I’ve been very fortunate in my pursuit of peoples’ stories about food – their feelings and memories. One in particular is filling my “bandwidth”, as the kids would say. It’s about shame. But the story is gutting and adorable at the same time. How is that possible?
It’s the story of a little girl who wants to be included, wants to truly belong. She moves with her family to a strange world where people eat strange things. She’s told over and over that she’s adapting better than any one else, but what they don’t know is that she can’t – can NOT! WON’T! – eat a certain food. She covers up and engages in subterfuge to create the impression that she is happily chomping down on that very thing that she finds disgusting. But she knows in her heart that she isn’t one of these people, and it just breaks her heart and leaves her feeling like the outsider that she really is.
I won’t tell you more, for she hasn’t released the story to me yet and I want it to be perfect before I tell it, but it sure makes me want to visit this world.
It got me thinking, too, about how food can be the tool of the conquerer. “The strongest person is he who imposes his diet on others,” says Maguelonne Toussaint-Samat in The History of Food. What the story illustrates above, then, is a shift away from colonialism – the early ’70s weren’t known for their colonialism, after all. But still, there was no snobbery around this family “going native”, and in fact, the opposite was desired.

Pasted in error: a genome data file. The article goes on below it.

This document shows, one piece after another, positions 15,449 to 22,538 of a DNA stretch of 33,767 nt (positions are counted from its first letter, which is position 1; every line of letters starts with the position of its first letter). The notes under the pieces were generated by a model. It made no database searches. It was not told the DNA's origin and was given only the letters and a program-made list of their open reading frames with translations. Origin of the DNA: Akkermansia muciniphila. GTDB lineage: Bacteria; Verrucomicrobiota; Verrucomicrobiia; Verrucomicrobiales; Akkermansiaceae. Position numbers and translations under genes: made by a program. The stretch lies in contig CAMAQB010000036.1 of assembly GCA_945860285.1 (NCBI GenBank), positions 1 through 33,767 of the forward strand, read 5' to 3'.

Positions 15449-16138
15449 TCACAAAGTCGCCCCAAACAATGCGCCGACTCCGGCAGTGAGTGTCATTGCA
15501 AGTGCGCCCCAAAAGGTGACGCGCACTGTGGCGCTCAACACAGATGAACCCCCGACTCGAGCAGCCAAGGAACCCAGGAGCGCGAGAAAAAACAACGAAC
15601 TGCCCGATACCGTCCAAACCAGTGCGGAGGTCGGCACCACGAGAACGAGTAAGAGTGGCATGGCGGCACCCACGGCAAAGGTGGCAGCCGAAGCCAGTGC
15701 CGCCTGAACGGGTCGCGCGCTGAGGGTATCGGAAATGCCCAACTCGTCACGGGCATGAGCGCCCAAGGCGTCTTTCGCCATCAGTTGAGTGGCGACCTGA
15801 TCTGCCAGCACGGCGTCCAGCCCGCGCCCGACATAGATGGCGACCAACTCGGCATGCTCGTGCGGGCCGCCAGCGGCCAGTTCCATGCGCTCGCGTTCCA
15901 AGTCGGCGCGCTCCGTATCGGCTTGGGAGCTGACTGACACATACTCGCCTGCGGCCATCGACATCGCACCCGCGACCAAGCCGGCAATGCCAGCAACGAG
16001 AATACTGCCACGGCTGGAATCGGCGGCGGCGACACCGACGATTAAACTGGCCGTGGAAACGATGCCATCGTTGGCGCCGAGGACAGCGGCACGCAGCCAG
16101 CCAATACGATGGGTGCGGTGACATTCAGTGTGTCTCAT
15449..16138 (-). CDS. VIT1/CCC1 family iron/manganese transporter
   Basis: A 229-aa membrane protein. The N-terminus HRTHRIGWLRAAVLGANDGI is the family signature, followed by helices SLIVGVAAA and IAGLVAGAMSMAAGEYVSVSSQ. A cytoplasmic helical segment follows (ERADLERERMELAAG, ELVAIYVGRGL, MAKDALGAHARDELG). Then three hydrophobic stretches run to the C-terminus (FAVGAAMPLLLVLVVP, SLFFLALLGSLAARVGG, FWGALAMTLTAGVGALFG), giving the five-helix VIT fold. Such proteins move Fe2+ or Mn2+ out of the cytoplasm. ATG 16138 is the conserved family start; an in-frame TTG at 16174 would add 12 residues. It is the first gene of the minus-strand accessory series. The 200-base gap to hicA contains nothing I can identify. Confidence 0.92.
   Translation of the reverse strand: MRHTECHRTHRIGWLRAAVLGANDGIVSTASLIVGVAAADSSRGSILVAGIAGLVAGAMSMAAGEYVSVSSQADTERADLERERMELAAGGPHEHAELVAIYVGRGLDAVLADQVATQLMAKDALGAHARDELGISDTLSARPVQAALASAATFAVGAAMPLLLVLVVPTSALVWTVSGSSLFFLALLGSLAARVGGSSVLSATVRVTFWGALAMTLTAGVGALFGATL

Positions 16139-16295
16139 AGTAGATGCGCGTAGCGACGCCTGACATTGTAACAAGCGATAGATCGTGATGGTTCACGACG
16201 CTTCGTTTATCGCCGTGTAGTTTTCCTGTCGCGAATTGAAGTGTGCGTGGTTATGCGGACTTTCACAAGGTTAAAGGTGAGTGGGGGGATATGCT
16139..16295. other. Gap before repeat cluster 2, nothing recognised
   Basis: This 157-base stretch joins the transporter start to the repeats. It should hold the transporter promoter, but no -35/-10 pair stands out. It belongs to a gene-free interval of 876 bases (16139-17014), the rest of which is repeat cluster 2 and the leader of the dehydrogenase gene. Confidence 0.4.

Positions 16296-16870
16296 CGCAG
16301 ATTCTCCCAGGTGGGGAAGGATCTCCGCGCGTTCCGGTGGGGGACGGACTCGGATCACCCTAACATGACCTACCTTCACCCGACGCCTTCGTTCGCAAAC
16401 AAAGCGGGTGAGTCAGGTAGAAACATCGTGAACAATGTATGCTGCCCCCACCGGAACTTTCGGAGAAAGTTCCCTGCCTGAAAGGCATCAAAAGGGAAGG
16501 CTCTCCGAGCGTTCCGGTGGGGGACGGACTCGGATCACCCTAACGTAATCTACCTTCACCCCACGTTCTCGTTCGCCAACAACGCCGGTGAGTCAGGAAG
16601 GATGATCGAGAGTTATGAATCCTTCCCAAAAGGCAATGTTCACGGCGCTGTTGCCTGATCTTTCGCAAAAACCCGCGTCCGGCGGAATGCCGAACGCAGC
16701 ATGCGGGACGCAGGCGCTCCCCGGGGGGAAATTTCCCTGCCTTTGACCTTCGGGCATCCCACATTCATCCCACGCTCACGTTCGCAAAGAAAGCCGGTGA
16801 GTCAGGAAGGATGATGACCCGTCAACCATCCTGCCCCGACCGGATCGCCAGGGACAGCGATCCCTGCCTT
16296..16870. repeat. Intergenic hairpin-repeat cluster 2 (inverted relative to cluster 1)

But way back, the colonist would actively avoid “going native”; however, he would avidly and rigorously export the best, exotic foods from the territories he conquered, while leaving behind his own food and eating culture and habits. Think Italy in Ethiopia in the late ’30s and early ’40s. You can get world class pizza in Addis Ababa, but Ethiopian coffee is also now enjoyed around the world.
The imposition of food and its rituals, though, can be seen right in the family home. Any family home. I’ve been trying to coax a story from a woman about her husband who grew up with a mother who expressed her unconditional love through her cooking. This woman is a strong feminist who eventually came to understand that for her new-at-the-time husband to believe that she truly loved him, she would have to cook a hell of a lot better than she did. To complicate matters further he’s Jewish, she’s not. Oy vey.
So in these cases, food is control, power, and shame and love to some extent. What I’m discovering in this research is that food never ever represents just one singular emotion. It’s always complicated. Pleasure goes hand in hand with guilt. Power goes hand in hand with covetousness. Complex, it is, like the best flavours. Feelings are always more powerful when seasoned with other feelings.